REMBERT, S.C. – Some residents of South Caroilna’s Wateree River Correctional Institute have names that wouldn’t surprise the average citizen because they sound right at home with a street gang. Among the handles: Baby M, Capac, Pew for Gold and Tryumphant.
But these names don’t belong to gangsters serving time.
They’re the names of some of the retired thoroughbreds who live there, and they’re quite spoiled by prison standards.
The horses are under the care of a small population of 18 or so nonviolent offenders. It’s a good match, say prison officials. All involved are in need of a second chance, and this pairing offers just that.
The horses, most of whom were retired from the racing business because of injury or underperformance, receive the kind the regular attention and grooming they’ve come to know and will need to attract attention on the adoption market. And the inmates learn real skills during a six-month course that could lead to jobs at racetracks and farms after they finish their time.
Petting 10-year-old Baby M in her pen in Seabiscuit Stables, inmate Michael Ingle Jr. said bonding and learning with the horse is what makes the course so rewarding.
“Bonding together and getting comfortable with them gives you satisfaction because you realize what you learn when you are actually comfortable around them,” Ingle said. “You can get them to actually do stuff without them freaking out or you freaking out. You realize how far you've come with them.”
Outside of the razor wire of the main prison building, tucked in the rolling countryside of Camden horse country, sits Seabiscuit Stables. For seven years the Second Chances program, a partnership between South Carolina Thoroughbred Retirement Foundation and the South Carolina Department of Corrections, has operated on the 110 acres of land where the inmates work. It is charitable work of sorts, said instructor Reid McLellan, but it’s useful work for the horse industry, too. Good grooms are in demand.
“We needed something where these guys can get out and get a job and we need the help in our industry,” said McLellan, who travels across the country teaching. “We teach grooms why they’re doing the things they do and here we’ve added the element of the farm aspect of it, so they have more to do, actually, than grooms at a racetrack have to do. That impresses me the most.”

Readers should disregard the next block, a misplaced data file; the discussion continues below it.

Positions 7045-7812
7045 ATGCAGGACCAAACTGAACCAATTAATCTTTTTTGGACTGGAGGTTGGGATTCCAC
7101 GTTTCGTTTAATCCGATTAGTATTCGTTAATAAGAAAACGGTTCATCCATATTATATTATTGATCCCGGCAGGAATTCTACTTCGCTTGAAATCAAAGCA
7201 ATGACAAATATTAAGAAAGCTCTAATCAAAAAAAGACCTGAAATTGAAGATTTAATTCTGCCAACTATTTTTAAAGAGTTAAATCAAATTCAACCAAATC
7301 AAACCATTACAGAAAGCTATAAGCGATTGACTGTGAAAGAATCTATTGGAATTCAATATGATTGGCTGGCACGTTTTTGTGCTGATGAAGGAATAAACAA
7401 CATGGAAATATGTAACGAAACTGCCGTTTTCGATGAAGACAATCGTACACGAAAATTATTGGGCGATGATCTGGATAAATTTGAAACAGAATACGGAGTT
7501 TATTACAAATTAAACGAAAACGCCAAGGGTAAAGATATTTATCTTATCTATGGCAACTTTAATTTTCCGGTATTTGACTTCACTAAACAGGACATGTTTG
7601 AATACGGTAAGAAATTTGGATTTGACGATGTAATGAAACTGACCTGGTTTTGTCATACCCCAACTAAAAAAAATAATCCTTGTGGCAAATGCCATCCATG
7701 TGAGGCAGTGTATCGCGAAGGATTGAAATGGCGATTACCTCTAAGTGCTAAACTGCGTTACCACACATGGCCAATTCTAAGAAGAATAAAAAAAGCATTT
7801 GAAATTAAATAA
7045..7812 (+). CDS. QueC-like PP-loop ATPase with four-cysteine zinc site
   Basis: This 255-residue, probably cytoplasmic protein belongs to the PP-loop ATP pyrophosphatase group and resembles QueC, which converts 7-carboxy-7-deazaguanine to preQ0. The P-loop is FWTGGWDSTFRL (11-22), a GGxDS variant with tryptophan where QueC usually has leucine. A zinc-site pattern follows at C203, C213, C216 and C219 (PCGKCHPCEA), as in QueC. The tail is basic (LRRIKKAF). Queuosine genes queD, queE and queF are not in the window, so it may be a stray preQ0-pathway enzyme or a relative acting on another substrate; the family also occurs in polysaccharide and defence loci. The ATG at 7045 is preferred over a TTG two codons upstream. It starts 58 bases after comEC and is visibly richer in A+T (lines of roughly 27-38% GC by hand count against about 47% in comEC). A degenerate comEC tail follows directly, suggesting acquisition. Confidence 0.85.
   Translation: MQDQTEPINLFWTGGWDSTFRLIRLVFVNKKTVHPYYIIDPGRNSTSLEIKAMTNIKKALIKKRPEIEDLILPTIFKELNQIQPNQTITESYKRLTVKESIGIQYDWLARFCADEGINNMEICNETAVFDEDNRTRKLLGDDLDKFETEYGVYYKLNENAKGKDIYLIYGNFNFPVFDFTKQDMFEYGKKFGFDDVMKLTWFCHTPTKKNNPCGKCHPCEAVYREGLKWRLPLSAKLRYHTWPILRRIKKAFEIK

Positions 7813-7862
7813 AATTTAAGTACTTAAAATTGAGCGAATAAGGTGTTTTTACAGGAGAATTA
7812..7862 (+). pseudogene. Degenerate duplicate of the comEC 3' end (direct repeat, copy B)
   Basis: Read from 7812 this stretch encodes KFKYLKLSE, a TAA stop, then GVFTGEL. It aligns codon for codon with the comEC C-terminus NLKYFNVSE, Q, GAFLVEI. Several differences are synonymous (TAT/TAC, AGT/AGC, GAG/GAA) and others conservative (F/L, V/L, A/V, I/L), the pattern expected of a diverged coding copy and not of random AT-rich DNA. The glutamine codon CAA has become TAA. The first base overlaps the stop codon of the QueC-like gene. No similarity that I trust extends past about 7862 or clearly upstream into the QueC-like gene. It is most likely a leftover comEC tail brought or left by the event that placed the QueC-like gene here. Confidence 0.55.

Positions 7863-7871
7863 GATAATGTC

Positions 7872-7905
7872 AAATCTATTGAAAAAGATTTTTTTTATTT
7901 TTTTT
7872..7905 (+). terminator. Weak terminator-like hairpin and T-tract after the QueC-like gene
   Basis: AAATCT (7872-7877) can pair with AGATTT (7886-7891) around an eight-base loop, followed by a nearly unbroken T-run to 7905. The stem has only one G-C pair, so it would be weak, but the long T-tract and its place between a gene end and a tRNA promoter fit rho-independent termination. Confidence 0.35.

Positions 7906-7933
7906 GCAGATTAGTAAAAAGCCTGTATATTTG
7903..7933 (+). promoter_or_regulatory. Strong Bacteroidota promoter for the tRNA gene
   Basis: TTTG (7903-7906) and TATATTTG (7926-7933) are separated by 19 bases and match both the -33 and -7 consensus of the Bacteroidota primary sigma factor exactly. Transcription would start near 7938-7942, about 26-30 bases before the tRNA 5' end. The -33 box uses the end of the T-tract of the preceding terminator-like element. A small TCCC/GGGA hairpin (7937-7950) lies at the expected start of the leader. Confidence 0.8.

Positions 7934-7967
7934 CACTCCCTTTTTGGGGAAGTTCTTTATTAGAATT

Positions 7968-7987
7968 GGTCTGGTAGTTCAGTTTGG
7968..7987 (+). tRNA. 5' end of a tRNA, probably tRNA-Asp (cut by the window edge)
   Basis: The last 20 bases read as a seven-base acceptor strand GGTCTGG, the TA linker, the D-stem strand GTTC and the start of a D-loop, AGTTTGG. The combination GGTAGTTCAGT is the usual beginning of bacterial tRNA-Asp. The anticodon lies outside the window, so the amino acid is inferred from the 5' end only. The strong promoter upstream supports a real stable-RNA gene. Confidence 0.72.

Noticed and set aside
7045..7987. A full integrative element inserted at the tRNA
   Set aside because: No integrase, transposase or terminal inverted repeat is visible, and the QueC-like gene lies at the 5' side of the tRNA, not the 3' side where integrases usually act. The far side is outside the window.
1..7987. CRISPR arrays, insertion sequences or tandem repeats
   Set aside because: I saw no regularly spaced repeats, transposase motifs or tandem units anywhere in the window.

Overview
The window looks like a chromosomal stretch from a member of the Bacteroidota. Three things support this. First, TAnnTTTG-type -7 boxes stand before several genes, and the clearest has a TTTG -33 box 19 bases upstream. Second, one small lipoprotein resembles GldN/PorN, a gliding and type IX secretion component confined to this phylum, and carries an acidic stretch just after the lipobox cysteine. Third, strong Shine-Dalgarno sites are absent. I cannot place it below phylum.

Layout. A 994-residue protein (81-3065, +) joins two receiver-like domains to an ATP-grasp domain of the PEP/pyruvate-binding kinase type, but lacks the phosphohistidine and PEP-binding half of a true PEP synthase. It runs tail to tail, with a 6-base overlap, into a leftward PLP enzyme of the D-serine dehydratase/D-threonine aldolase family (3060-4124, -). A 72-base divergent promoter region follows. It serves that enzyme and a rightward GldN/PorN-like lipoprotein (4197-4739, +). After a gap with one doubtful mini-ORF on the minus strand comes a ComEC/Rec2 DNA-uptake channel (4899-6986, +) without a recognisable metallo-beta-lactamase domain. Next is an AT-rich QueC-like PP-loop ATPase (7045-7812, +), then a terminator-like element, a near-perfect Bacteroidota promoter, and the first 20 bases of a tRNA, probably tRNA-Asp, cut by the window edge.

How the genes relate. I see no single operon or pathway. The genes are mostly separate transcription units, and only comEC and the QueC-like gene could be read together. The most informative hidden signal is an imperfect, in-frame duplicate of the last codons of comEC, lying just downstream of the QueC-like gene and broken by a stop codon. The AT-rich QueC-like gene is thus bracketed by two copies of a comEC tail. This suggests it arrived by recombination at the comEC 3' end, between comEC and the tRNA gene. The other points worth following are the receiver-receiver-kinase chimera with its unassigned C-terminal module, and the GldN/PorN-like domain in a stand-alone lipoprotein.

Inmates spend five days a week with the horses from 8:30 a.m. until 3 p.m. grooming them, taking care of stalls, learning maneuvers and taking tests every two weeks. The classes are staggered with three groups of roughly six inmates starting every two month. Some talented and passionate graduates stick around as student-teachers. Upon completion graduates have certificates and references to back them up in the tight-knit equine industry.
As for the retired horses, they’re on a path to a new life, too.
Many of the horses have nowhere else to go and are donated to prisons across the country. Currently, there are eight such programs nationwide.
Lisa Craig, national fund director for the Thoroughbred Retirement Foundation (TRF), says that over the past 30 years, 4,000 horses have been rescued. At Wateree, one of the TRF’s best facilities, 19 have been adopted in the past year.
“Through working with the men and women that participate in the Second Chances program, just by being horses and their daily needs, they are helping human beings,” Craig said. “This is truly a case of horses helping people and people helping horses.”
This isn’t a state-funded program. It relies instead on donations from donors, adoptive owners and sponsors. The prison only provides the land and hay it grows. The TRF and its friends provides additional feed, funding for services and other costs.
On Halloween last year, Sean Mitchell and his daughter, Victoria, adopted their first and only horse, so far, 10-year-old Brianna, who has plenty of kick left in her and an alpha-mare attitude to boot.
“This has turned out better for us and giving her a second chance to do something other than hanging out in the pasture with other horses doing nothing,” Sean Mitchell said. “So this has been good; we've really enjoyed it.”
Victoria has showed Brianna in the state about five times and has won several first place ribbons and an overall champion award.
“It’s been good. [Brianna] has been really good at the shows,” Victoria said. The duo are still working with a trainer. Brianna, said Victoria, has plenty of life left in her second life.
During a state-sponsored tour last week, Ingle and several other inmates who were on hand were taken by surprise when instructors handed out certificates of completion, based on their skill levels, in front of the crowd of 60 horse industry folks. Prepared to name every bone in a horse’s leg, which he did correctly on his test, Ingle says the experience is a rewarding one. He plans to pursue a more, well, stable life, when he is discharged, but for now he’s enjoying it.
“If you like animals, this is the best job to have,” Ingle said. “I think this is about the best job out here.”